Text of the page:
Nokia has set a target to reduce emissions by 50% across both its own operations and products in use by 2030.
Nokia’s new Science Based Targets (SBTs) fulfill its commitment to recalibrate in line with a 1.5°C global warming scenario.
Nokia first committed to SBTs in 2017, initially with goals based on limiting global warming to 2°C. The company achieved 90% of its target savings within its own operations (scope 1 and 2) 11 years ahead of target and was on track to deliver its ‘scope 3’ targets for products in use with its customers.
Nokia is now adopting more ambitious targets which consider a 1.5°C warming limit, starting with 2019 as the baseline. These have been expanded to cover a broader base, close to 100% of the company’s current product portfolio. They also now include emissions from both logistics and assembly factories within its supply chain, as well as emissions from Nokia’s own operations.
Pekka Lundmark, President and CEO, Nokia said: “We have led the way in reducing emissions from our own operations and helping our customers to do the same by continuously innovating to make our products more energy-efficient in recent years. But climate change is a race against time. These tougher, new, scientifically-calibrated climate targets mean we will go further and faster to reduce our carbon footprint and ensure sustainability is at the heart of our product design and the smart solutions we enable.”
SBTs are authenticated by the Science Based Targets initiative (SBTi) that works with private sector businesses to validate their emissions reduction targets in line with global requirements.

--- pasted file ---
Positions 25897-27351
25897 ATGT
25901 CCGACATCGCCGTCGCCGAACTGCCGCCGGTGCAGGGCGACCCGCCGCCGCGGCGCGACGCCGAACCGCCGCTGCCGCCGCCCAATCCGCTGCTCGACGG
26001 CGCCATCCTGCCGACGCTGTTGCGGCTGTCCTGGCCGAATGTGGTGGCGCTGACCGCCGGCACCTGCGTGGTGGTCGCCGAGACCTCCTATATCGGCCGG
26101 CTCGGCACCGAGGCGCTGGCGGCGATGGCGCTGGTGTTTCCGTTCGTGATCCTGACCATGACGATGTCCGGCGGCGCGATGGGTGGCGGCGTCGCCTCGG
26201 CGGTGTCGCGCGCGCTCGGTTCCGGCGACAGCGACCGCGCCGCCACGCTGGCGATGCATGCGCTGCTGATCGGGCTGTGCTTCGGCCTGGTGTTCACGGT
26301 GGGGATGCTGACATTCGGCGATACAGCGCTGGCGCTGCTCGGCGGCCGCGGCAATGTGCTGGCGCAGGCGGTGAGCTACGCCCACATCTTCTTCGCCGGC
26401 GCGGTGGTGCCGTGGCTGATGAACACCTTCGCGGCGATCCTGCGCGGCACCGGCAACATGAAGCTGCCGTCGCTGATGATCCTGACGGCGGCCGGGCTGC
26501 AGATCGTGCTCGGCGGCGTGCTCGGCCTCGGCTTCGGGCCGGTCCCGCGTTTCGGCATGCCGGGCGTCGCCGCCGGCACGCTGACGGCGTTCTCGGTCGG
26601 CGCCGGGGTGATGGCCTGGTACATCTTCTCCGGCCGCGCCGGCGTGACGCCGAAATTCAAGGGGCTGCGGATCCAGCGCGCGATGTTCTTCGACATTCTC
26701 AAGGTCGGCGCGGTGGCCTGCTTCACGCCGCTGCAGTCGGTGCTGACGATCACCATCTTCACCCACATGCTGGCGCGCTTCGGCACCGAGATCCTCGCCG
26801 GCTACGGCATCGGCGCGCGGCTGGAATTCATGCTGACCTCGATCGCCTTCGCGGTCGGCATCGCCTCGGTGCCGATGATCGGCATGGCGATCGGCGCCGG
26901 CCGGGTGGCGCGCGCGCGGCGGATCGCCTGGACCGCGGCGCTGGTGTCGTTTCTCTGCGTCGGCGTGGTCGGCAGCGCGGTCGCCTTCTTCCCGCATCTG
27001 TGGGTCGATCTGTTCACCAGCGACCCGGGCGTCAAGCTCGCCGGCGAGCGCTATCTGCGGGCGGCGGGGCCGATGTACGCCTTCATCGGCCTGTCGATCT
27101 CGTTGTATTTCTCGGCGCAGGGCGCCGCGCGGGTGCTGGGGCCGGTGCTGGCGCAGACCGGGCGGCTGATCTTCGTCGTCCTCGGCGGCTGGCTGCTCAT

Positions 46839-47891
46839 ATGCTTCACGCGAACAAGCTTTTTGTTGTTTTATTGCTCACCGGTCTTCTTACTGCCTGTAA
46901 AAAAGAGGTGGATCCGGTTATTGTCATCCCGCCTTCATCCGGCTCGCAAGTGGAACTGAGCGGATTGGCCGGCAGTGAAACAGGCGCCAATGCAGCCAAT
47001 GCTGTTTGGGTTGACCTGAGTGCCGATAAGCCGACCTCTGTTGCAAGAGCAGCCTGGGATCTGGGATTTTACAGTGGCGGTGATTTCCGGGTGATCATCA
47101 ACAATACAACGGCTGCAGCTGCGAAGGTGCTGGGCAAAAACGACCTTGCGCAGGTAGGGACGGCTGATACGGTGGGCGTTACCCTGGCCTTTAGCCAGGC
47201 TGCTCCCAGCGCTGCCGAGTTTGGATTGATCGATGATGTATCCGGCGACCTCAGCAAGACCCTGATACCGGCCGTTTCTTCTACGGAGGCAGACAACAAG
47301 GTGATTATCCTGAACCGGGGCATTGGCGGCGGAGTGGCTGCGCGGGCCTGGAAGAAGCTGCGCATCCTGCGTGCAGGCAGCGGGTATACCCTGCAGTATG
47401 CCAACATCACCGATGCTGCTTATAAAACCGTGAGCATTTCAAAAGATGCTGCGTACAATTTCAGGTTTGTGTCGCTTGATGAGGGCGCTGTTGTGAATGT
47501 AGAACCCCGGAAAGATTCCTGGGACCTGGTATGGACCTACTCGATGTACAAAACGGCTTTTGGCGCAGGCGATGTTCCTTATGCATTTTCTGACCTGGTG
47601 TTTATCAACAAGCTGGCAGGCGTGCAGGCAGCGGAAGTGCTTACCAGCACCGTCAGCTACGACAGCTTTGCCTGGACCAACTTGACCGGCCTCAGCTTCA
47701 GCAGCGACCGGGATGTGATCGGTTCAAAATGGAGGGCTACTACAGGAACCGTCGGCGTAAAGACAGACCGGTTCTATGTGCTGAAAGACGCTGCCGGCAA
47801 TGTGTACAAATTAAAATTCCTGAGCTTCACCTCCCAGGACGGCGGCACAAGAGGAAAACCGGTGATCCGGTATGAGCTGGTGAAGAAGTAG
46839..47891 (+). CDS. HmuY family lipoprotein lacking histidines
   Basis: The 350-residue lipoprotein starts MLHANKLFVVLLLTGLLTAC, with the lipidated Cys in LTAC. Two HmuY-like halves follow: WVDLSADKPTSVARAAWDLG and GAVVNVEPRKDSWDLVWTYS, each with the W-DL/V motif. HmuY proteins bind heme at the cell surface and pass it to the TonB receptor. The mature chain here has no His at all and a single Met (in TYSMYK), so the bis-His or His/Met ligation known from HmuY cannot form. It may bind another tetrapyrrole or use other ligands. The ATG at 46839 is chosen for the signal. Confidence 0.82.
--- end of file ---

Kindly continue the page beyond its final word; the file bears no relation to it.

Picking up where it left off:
Products in use is the largest part of Nokia’s carbon footprint and the company is addressing in multiple ways, from hardware and software energy efficiency to product design, to modernization and better use of resources. For instance:
- Nokia’s ReefShark chipset used in AirScale radio products cuts energy use by up to 66%.
- The company was the first to deliver a liquid cooled 5G base station into commercial operation, which can reduce the energy consumption of the base station cooling system by 90%, and CO2 emissions of the AirScale radio products by 80% including optional waste-heat re-use.
- Its Compact Active Antenna enables the use of far less materials than any other legacy macro product.
- The Nokia AVA Energy Efficiency service can reduce energy use by 20% through cloud-based Artificial Intelligence that powers down parts of the radio network when traffic levels are low.
In December 2020, the company was recognized for its contributions towards cutting emissions, mitigating climate risks and developing a low-carbon economy and included on CDP’s A List in the Climate change category, the defacto standard for carbon disclosure.